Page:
Helene Nayituliki: The Heroine Who Detests Speaking About Her Life

Sr Helene Nayituliki never talks about her story during the genocide but sound testimonies were recorded about her

Even before the Genocide against Tutsi, Chantal Mukazayire 42, a genocide survivor and mother of three had understood that Tutsi were not meant to enjoy the same rights as the rest of Rwandans until she met a Catholic nun Sister Helene Nayituliki.

Sister Nayituliki has been put in a category of Heroines due to her kind deeds where she managed to hide more than a hundred people during the Genocide.

Despite the medal she got for her courage, humility is Sister Helene Nayituliki’s trademark. Strangely, she never ever wants to speak about her heroic acts. Instead, to have her story told, KT Press had to look for people who survived the horrors of death thanks to her sacrifice.

Mukazayire, a former student at Rwamagana School of Nursing, was in her internship during the Genocide and she was one of the lucky few to have been under the care of Sister Helene, as she is tenderly known.

She gathered us in our dormitories and warned us that the killers should not separate us evokes Chantal Mukazayire then an intern who grew to become a doctor

Talking to KT Press, she said that on April 6, 1994 during supper in their dining room is when they heard on radio that former president Juvenal Habyarimana’s airplane was shot.

“We were all shocked and full of fear,” she paused for a while and continued, “By then, the teachers and Sister Nayituliki used to sleep outside the school but after that news she immediately came back in the school compound. It was around 11 PM.”

To respond to the crisis, the nun who had already learnt that killings was to start was brave enough to take her students to the scene so they can see and learn an important lesson.

“She gathered us in our dormitories and warned us that the killers should not separate us,” Mukazayire said, adding, “She encouraged us to be united and stay prayerful.”

Nevertheless, all students understood the situation was worsening and those with anti-Tutsi sentiments cooled down.

The following day which was April 7 Nayituliki requested all students to hand in their Identity cards.

The students continued to live inside the dormitories where they would only come out during lunch time and then go back.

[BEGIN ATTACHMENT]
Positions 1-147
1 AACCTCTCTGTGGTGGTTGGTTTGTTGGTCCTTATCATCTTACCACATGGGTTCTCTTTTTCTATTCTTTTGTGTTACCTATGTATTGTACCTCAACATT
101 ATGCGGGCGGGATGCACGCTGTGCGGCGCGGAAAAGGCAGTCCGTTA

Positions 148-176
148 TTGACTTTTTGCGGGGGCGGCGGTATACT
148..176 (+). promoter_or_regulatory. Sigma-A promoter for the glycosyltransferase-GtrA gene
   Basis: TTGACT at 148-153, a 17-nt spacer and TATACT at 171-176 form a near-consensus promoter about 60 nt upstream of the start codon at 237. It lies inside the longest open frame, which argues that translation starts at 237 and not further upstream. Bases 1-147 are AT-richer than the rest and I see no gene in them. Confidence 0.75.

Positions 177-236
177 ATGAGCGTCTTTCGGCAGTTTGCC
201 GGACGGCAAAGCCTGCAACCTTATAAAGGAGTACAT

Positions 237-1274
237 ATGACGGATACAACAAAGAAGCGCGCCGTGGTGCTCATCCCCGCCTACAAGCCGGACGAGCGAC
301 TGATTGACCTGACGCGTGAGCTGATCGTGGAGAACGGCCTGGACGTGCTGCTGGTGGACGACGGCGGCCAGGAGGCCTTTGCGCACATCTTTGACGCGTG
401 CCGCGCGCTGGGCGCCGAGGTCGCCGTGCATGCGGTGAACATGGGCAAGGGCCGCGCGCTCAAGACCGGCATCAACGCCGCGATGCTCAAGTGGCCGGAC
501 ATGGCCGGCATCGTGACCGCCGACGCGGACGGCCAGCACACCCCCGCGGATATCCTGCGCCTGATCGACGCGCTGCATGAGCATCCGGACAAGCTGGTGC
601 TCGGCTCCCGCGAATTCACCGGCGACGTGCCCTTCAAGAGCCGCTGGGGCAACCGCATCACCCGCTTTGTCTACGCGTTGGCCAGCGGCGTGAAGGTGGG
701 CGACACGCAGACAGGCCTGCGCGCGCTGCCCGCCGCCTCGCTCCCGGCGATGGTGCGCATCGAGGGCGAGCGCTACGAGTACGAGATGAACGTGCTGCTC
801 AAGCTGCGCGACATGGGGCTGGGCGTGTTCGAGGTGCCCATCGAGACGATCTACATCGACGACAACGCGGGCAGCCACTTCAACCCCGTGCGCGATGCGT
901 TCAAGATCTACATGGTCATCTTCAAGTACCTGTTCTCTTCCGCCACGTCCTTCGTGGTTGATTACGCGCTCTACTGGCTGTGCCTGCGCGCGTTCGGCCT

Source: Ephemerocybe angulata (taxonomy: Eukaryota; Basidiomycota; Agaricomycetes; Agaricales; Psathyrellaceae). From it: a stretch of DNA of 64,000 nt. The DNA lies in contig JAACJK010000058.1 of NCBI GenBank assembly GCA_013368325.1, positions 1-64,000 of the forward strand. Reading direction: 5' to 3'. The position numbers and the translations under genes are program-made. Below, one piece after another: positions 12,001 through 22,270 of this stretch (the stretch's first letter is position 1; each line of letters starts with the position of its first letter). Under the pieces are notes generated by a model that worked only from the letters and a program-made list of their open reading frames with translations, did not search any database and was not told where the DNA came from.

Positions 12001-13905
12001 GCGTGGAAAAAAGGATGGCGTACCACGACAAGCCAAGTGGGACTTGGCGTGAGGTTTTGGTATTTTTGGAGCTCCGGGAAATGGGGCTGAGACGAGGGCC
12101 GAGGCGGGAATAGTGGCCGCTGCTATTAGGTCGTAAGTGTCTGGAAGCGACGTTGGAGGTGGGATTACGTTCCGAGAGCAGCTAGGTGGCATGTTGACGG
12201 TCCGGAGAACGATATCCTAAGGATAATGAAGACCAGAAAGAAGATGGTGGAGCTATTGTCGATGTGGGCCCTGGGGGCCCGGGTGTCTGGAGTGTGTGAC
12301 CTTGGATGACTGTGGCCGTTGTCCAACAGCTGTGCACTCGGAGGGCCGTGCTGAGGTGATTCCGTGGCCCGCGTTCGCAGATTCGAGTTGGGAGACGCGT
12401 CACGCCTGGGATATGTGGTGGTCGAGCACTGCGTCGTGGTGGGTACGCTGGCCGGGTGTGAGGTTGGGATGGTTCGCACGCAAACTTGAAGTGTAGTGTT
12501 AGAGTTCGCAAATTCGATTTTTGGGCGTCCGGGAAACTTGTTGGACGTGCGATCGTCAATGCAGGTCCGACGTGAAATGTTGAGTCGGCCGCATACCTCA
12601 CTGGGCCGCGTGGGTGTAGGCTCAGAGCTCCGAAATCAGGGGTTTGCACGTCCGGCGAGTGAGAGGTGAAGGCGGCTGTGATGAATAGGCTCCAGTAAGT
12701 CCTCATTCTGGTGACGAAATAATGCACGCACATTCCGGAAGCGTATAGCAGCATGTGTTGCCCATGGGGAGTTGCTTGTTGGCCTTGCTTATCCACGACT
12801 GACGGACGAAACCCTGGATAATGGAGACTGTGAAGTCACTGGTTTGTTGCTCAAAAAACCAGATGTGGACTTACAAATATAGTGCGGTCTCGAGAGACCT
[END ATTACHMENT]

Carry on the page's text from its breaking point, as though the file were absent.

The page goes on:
They lived that life until 18 April when they had to relocate to better safety.

Earlier before Sister Nayituliki had requested for the army to come and guard the school since some of the students were children to powerful leaders in the government.

The day came when students had to be relocated because pressure was mounting; Interahamwe militia had started telling Nayituliki to “release the ‘Inyenzi’ you are keeping in this center or we burn you with them. They boarded trucks and were escorted by government soldiers.

At that very day, the students, both Hutu and Tutsi were surprised that, Sister Nayituliki had managed to find a hideout for over 150 other neighbours, besides their teachers.

They passed by Bugesera, believing it was the safest road, but when they reached Kareba, near Zaza parish in East, they were stopped at a roadblock staffed by the Interahamwe, who threatened to kill them.

“We saw Interahamwe killing Tutsi and all we had to do was to hold hands and prayer,” Mukazayire said.

“The killers agreed to spare our lives, only after Sister Nayituliki had bribed them just for the only option to allow us return to school.”

This scenario put them at risk because it allowed Interahamwe to confirm that indeed Nayituliki was hiding a huge number of Tutsi, even those they didn’t know were still alive.

As they were preparing an apocalypse set for the third day following the return of their targets, RPF Inkotanyi had taken over Rwamagana.

“By then we were assured that we are safe. We believed Inkotanyi had come to rescue us,” recalls Mukazayire, currently a doctor at Rubavu hospital.

From then, students, predominantly nursing interns – we started volunteering in treating the injured Tutsi at Gahini and Byumba hospitals from Kayonza and Gicumbi districts respectively, a zone Inkotanyi was controlling.

Even after then, Mukazayire says that Sister Nayituliki continued to show them the motherly love where each of the students had her own nun to take care of her.

According to Mukazayire, “She feared for our lives as girls, keeping in mind that a woman is always the most vulnerable in war time,”

Sister Nayituliki was honored with a national medal for fight against the Genocide.

In 2012, ten alumni students including Mukazayire gave her a cow in recognition of her heroic actions during the Genocide.

Sister Nayituliki is still a passionate educationist. Currently she is Head Teacher for Lycee Notre Dames de Citeaux, a girls school in Nyarugenge district, City of Kigali.

Sr Helene Nayituliki is still an educationist she is pictured advising best students to keep up the spirit



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